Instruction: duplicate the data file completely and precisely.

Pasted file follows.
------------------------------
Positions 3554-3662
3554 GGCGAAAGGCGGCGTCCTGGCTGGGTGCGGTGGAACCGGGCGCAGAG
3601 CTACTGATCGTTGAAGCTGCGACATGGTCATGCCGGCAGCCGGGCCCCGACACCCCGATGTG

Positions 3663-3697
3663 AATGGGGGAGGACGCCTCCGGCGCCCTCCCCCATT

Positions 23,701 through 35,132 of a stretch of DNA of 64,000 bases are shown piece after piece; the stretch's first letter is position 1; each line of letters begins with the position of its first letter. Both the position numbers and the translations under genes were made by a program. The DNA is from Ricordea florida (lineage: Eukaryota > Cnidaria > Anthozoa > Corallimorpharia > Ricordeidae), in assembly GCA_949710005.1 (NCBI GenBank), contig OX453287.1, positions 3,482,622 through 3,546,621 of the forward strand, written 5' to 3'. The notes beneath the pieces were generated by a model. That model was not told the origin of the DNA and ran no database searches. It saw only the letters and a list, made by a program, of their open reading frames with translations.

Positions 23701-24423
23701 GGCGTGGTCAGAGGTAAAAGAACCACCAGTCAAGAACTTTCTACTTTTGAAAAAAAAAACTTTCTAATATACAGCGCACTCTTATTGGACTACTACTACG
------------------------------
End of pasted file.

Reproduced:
Positions 3554-3662
3554 GGCGAAAGGCGGCGTCCTGGCTGGGTGCGGTGGAACCGGGCGCAGAG
3601 CTACTGATCGTTGAAGCTGCGACATGGTCATGCCGGCAGCCGGGCCCCGACACCCCGATGTG

Positions 3663-3697
3663 AATGGGGGAGGACGCCTCCGGCGCCCTCCCCCATT

Positions 23,701 through 35,132 of a stretch of DNA of 64,000 bases are shown piece after piece; the stretch's first letter is position 1; each line of letters begins with the position of its first letter. Both the position numbers and the translations under genes were made by a program. The DNA is from Ricordea florida (lineage: Eukaryota > Cnidaria > Anthozoa > Corallimorpharia > Ricordeidae), in assembly GCA_949710005.1 (NCBI GenBank), contig OX453287.1, positions 3,482,622 through 3,546,621 of the forward strand, written 5' to 3'. The notes beneath the pieces were generated by a model. That model was not told the origin of the DNA and ran no database searches. It saw only the letters and a list, made by a program, of their open reading frames with translations.

Positions 23701-24423
23701 GGCGTGGTCAGAGGTAAAAGAACCACCAGTCAAGAACTTTCTACTTTTGAAAAAAAAAACTTTCTAATATACAGCGCACTCTTATTGGACTACTACTACG